The Homelife Gallery houses the Museum’s collection of antique and vintage artifacts that were popular to everyday life in the 19th and 20th Centuries.
Visitors will find a variety of inventions that were once used for entertainment and pleasure during this time period. Of homelife significance is our working music box collection with the earliest piece dated as 1885.
Another highlight of this gallery is a delightful 1940s kitchen vignette designed by the Museum’s real experts-volunteers who grew up in that era. Their role in the development of the kitchen setting was important in that the scene was created from memories of their own kitchens from childhood. Today’s children are amazed when they see an actual rotary phone and an original “ice box”. The kitchen reminds visitors of just how far we have come since the days of Victory Gardens and ration books.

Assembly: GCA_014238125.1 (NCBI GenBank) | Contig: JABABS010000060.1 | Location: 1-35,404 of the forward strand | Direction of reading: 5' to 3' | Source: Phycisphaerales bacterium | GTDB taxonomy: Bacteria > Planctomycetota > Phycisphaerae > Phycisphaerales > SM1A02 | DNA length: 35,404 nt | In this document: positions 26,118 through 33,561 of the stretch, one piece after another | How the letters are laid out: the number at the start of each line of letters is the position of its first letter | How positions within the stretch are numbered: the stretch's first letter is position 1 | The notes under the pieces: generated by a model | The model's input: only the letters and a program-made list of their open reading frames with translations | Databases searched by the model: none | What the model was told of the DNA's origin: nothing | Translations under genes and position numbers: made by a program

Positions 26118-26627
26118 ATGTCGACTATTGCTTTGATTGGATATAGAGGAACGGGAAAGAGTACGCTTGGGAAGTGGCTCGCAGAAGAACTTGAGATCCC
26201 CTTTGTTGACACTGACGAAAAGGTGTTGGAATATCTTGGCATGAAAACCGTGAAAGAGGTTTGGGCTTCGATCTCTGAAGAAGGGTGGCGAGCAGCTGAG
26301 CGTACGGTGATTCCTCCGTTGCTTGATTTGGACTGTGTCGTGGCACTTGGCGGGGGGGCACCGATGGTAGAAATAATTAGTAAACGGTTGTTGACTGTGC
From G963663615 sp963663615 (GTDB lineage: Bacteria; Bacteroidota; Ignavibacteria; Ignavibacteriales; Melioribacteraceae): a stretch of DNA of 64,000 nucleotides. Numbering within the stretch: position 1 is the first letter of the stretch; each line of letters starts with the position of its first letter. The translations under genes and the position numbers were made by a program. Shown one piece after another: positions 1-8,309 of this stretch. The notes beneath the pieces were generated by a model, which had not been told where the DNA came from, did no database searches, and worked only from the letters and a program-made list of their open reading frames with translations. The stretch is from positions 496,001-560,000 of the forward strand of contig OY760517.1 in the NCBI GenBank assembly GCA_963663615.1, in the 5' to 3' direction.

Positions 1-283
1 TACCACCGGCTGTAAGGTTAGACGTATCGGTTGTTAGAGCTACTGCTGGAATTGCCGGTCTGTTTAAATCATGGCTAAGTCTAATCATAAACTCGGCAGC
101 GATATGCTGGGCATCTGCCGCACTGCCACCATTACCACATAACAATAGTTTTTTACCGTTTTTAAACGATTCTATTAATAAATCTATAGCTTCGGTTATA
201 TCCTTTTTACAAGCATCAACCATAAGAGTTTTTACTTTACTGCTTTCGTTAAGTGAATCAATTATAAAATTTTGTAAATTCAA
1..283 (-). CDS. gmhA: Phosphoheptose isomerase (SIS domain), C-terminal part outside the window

A part of this gallery which is unique to our museum is a bedroom suite which belonged to Henry Greene Cole, a northern sympathizer who owned the Marietta Hotel during the Civil War. He was the son-in-law of Dix and Louisa Fletcher, owners of the Kennesaw House, and his support of the union was the reason the building was not burned by Sherman’s Forces. The display features his bedroom furniture which is distinctive because of the reverse glass painting on each piece.
Loved for its beautiful architecture, the old Marietta Courthouse was torn down in the 1960s and replaced with our more modern structure that exists today. Preserved pieces from that original structure are housed here including the jury rail, courtroom furniture and old record books detailing court proceedings from the past.